September 21, 2015

"Liberals feel unworthy of their possessions. Conservatives feel they deserve everything they’ve stolen."

An old Mort Sahl joke, quoted in a NYT piece by Lee Siegel titled "Welcome to the Age of the Unfunny Joke."

Siegel, who's about to publish a biography of Groucho Marx, has observations like: "The laughter, if it comes, is a new kind of laughter: a satisfying release, but also distracted by an undercurrent of hard fact. In that sense, humor today is a continuing assault, or insurrection."

How far into the past do we need to go to find humor that wasn't interwoven with real-life things thing disturb us? Freud had that figured out in 1905.

Siegel ought to have to give us evidence that there was an earlier era when jokes had no "undercurrent of hard fact," when people giggled over jokes that did not relate to the troubles of real life. To the extent that Siegel is saying that many of today's real-life-related jokes aren't funny, there have always been unfunny jokes.

Maybe his point is: These days, we feel social pressure to accept and act appreciative of unfunny comedy that makes reference to subject matter that we believe we're supposed to take seriously. In the older era, the jokes about disturbing subjects gave us release, and that's why we laughed. In the new era, there's no release from anxiety. The laughter is the manifestation of anxiety about being seen as good people who care about the serious things we understand we're supposed to care about.

31 comments:

David Begley said...

You want an unfunny joke?

The Clintons back in the White House.

rehajm said...

comedian: An entertainer whose act is designed to make an audience laugh.

An unfunny comedian is something else. Political operative, for example.

Scott said...

A flaw in Siegel's article is that he fails to mention the phenomenon of South Park. It is crass and offensive, and cathartic, and extremely funny.

Yet the opener for season 19, "Stunning and Brave" (where the new school principal mercilessly bullies students who don't consider Caitlyn Jenner a hero) has a muted ending that is ultimately a little depressing. I wonder if Trey Parker and Matt Stone are growing weary of the culture wars.

tim in vermont said...

I knew the Emmies were going to get partisan as soon as Susan Lynch appeared in the opening, I only had to wait seconds for my suspicions to be confirmed.

I didn't watch any of it after that, what is the point? It was obvious where it was going.

Bill R said...

"How far into the past do we need to go to find humor that wasn't interwoven with real-life things thing disturb us?"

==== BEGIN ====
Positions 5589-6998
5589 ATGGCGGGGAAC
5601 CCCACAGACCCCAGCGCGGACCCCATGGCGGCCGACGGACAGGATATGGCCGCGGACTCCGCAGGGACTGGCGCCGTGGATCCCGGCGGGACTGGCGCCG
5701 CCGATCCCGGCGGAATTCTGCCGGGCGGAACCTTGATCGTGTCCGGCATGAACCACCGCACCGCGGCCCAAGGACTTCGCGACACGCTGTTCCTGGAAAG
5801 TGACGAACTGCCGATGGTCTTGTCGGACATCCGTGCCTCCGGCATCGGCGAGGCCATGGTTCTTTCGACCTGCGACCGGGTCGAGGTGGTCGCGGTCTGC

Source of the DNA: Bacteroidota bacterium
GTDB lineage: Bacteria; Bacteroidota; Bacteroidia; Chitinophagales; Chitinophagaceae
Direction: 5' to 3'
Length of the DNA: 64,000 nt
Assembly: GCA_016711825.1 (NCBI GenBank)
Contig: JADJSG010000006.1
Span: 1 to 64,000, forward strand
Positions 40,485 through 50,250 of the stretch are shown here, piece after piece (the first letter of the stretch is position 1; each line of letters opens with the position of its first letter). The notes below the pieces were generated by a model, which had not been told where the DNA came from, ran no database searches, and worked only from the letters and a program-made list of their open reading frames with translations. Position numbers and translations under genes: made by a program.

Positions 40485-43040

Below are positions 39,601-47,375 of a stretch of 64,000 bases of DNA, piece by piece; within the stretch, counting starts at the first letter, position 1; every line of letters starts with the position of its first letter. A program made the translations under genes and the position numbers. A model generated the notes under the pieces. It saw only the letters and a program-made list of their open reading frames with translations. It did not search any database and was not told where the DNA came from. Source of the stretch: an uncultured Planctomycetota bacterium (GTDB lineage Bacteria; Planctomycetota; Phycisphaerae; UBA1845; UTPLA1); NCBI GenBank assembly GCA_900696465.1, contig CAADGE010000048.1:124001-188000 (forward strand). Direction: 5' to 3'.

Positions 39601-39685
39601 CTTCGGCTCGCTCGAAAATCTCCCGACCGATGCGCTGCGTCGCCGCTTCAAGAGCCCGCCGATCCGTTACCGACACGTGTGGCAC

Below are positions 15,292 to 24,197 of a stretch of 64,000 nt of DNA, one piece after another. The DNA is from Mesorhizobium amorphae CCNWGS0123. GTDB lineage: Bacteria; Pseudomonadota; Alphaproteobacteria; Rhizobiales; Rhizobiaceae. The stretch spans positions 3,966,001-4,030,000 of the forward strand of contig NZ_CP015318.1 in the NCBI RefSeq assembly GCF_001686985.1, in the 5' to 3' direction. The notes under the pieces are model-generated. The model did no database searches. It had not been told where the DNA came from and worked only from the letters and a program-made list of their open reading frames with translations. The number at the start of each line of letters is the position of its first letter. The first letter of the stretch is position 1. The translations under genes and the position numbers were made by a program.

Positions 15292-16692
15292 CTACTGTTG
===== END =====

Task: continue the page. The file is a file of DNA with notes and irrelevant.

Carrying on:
Well you would have to go back further than this. It's a Jewish proverb that goes back several centuries at least.

"If the rich could pay the poor to die for them, the poor could make a nice living."

EDH said...
This comment has been removed by the author.
EDH said...

I think the sophisticated, understated humor in Sahl's joke is about liberal denial and their ability to write the narrative: they too have "stolen" their possessions, at least to the same extent as they accuse conservatives, but liberals aren't honest about it.

It's only by redefining their means of acquisition as good fortune rather than theft that liberals -- perhaps "unworthy" but not criminally culpable like conservatives -- receive their self-anointed absolution yet still get to keep that which they don't "deserve".

Bay Area Guy said...

The Left, particularly the feminist left, just isn't funny. They view the world through an odd, embittered lens that sees only macro-injustice and micro-agressions. This is not surprising since they've been convinced that: (a) men are oppressors and (b) babies are the chains of such oppression.

One day they will scrutinize all the Marx Brothers films with their jaundiced eyes and declare them racist (no blacks), homophobic (no gays) and sexist (too many slurs and improper physical contact with Ms. Dumont).

Eric the Fruit Bat said...

It was maybe 1980 when I was in a retail shop in NYC that sold "punk" fashion stuff.

There was a T-shirt that had a drawing of Brian Jones on it, with the words: "Under water my guitar sounds like laughter."

Instead of releasing anxiety, in me it provoked anxiety, and to this very day I still haven't figured out whether I think it's funny or not.

Laslo Spatula said...

"There was a T-shirt that had a drawing of Brian Jones on it, with the words: "Under water my guitar sounds like laughter."

I want that shirt.

I am Laslo.

tim in vermont said...

@Eric, maybe you are like my old boss, who freaked out thinking about those guys stuck in that submarine at the bottom of the Arctic Ocean, beyond rescue, a few years back.

I think the T-Shirt sounds pretty funny myself.

oleh said...
This comment has been removed by the author.
Laslo Spatula said...

"These days, we feel social pressure to accept and act appreciative of unfunny comedy that makes reference to subject matter that we believe we're supposed to take seriously."

I'm sure there is a Stephen Colbert 'Late Night' clip or two for that.

In fact, I might have seen them here.

I am Laslo.

buwaya puti said...

The Three Stooges were brilliant and almost entirely independent of reality. Laurel&Hardy were much more tied to social commentary, of a sort, as of course Charlie Chaplin.